On a humid evening in late July, a group of Cambodians and expats sip wine and mingle while the singer-songwriter Brak Sophanna delivers melodious ballads at Treeline Urban Resort. The boutique hotel in central Siem Reap prides itself on its displays of contemporary Cambodian art, and is on this day celebrating the opening of “Ti Prasap” (meaning “confluence”), a selection of works from the private collection of Australian lawyer Larry Strange, who has lived in Cambodia since 2003. The show, which runs until the end of September, is a testament to the interest and activity around contemporary art that has developed in Siem Reap over the past year.
“The art here is a new phenomenon. You can start to see the energy,” says Kang Hok, the youthful architect and owner of Treeline. The property, which opened in November 2018, is populated with art – from permanent pieces like the lobby’s seed-pod sculpture by Sopheap Pich (arguably the country’s most famous modern artist) to room paintings by self-taught former architect Thang Sothea.
“Siem Reap should be an art destination,” Kang declares. While the city has yet to reach this ambitious goal, it’s undeniably a cultural magnet: The 12th-century Angkor Wat attracted over 2.6 million tourists in 2018, drawn to its awe-inspiring complex of rigorous craftsmanship and liberated expression in a country that’s recently suffered a fractured relationship with artists. The 1960s represented a golden era of Cambodian arts, film and music, until the brutal Khmer Rouge regime murdered 90 per cent of artists in the 1970s. Some escaped overseas, a few survived here, but a country with a rich heritage was suddenly left without arts practitioners. Cambodia’s arts scene has had to restart from scratch. The contemporary arts evolution in Siem Reap needs to be nurtured as a bedrock for new traditions and collective memory.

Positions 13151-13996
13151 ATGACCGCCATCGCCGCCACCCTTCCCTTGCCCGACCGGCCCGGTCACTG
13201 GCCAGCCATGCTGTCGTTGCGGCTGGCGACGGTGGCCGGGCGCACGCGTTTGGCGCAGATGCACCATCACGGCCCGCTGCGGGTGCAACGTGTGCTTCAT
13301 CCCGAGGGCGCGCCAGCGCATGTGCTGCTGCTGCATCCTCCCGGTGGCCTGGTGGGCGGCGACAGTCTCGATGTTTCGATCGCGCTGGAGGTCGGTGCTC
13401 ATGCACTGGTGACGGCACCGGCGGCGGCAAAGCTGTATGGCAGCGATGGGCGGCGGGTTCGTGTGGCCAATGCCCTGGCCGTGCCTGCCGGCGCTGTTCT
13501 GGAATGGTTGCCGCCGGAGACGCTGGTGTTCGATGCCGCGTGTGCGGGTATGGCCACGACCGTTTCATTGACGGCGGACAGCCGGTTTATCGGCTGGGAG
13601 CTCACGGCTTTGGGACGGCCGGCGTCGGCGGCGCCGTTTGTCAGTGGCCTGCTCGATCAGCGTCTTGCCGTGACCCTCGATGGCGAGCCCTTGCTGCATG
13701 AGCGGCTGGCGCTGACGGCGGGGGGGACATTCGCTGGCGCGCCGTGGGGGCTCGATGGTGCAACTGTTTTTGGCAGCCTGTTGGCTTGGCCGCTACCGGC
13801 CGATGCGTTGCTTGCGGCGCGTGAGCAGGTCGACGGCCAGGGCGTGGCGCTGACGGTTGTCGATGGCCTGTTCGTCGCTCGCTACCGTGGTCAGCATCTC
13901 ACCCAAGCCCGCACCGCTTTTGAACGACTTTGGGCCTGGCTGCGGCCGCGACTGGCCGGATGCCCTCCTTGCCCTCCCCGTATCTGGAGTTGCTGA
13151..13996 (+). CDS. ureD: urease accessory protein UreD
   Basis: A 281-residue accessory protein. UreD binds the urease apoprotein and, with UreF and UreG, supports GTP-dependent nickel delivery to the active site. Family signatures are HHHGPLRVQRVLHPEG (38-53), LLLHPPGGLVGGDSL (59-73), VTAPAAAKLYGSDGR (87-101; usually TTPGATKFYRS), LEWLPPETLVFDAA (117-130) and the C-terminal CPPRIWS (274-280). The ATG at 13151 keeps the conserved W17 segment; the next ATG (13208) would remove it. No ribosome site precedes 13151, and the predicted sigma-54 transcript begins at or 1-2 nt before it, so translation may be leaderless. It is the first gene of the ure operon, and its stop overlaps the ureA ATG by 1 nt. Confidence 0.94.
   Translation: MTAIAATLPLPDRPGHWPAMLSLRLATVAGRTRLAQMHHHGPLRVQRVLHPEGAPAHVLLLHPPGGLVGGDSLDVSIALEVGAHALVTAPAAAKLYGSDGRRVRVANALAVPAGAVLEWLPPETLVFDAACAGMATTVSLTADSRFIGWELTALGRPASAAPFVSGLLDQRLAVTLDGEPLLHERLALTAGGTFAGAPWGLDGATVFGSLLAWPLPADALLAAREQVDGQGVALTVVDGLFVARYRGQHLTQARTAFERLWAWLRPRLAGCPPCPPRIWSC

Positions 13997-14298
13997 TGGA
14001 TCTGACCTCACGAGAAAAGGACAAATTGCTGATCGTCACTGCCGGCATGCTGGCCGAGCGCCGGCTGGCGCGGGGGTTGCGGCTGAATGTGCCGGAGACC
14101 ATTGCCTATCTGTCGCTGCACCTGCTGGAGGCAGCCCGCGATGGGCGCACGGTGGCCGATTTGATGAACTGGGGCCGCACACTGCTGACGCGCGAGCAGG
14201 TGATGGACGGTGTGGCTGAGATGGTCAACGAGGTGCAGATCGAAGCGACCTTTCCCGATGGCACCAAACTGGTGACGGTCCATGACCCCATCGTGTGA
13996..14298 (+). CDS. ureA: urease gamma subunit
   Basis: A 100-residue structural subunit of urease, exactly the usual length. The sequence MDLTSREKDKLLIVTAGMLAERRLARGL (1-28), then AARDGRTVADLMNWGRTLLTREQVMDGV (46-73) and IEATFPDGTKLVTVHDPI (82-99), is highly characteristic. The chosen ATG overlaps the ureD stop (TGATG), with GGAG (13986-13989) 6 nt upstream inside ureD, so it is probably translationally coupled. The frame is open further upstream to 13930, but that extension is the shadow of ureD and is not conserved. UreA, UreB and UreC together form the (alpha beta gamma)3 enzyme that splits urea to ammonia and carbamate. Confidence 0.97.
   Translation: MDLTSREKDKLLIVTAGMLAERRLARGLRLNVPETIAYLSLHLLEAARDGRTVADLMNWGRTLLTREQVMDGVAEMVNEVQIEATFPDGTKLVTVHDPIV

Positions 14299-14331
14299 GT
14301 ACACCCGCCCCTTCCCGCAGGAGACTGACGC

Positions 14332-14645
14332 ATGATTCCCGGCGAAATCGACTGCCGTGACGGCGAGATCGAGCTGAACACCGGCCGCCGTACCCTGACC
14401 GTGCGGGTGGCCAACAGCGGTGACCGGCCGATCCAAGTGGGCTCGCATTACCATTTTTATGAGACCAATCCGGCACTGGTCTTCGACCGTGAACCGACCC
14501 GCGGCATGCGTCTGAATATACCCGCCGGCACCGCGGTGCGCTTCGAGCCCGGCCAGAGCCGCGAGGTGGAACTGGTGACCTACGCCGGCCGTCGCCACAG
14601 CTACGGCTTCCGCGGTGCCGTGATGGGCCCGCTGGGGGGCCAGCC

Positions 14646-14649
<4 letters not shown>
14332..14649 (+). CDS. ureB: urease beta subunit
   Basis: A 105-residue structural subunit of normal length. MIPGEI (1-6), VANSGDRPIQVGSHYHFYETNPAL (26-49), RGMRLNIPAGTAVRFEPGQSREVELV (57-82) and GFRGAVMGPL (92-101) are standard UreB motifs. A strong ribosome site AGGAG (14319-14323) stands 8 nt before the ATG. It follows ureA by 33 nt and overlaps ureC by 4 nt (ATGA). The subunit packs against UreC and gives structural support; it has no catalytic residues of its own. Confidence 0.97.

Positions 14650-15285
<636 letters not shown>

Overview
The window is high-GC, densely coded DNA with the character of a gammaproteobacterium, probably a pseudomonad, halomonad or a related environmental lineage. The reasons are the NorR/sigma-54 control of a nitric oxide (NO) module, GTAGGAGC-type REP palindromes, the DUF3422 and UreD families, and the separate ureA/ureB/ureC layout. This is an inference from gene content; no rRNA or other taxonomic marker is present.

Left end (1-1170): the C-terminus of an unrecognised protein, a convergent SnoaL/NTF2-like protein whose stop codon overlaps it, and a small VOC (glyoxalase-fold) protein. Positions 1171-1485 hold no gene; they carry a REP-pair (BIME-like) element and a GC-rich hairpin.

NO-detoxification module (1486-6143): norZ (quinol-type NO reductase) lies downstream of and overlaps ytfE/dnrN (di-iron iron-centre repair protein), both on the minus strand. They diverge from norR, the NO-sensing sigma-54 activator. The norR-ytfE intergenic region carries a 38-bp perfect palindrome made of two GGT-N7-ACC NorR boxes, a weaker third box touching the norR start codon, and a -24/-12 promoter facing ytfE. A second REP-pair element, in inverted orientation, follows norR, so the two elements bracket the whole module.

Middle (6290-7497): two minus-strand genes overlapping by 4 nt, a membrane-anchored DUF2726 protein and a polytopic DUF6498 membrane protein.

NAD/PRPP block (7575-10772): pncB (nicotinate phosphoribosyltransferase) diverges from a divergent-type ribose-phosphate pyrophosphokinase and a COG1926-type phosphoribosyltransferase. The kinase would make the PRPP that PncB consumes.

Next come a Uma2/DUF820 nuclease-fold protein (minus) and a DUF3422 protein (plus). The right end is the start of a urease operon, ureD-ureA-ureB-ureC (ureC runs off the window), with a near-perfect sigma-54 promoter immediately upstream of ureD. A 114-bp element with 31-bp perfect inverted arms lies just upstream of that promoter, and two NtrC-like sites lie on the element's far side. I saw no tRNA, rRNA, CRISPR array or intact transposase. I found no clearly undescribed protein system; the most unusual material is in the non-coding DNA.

“Contemporary art started here around 2000, [the Khmer Rouge officially disbanded in 1999],” shares Moeng Meta, the curator for “Ti Prasap”. “That’s when artists came back from overseas; they were creative and experimental.” With pieces dating from 2005 to 2018, “Ti Prasap” bridges the early stages of the movement with the current era.
This exhibition is just one facet of a burgeoning movement. Artists and gallery owners in Siem Reap are working tirelessly to build a strong contemporary art base. For example, Theam’s House gallery opened in 2011 on a bumpy unpaved road north of the city centre, and is run by Lim Muy Theam and his charismatic sister Maddy. Lim spent some years as a refugee in Thailand before living in France. He returned to Cambodia in 1995. Though he studied interior design, he found joy in painting old temples, bas-reliefs and people – works that tourists purchased. Lim now presides over a compound that includes a shop selling his signature lacquer sculptures and exhibition spaces showcasing his large paintings and the historical objects he has collected from around Cambodia and beyond.
“Nine years ago, I was one of the few artists [in Siem Reap]. Now there is new energy. That encourages younger people to show their work,” he points out. “The tourist market here has grown and quality hotels open their spaces to local artists. I think it will get better and better for artists in Siem Reap and I hope more and bigger dedicated galleries open.”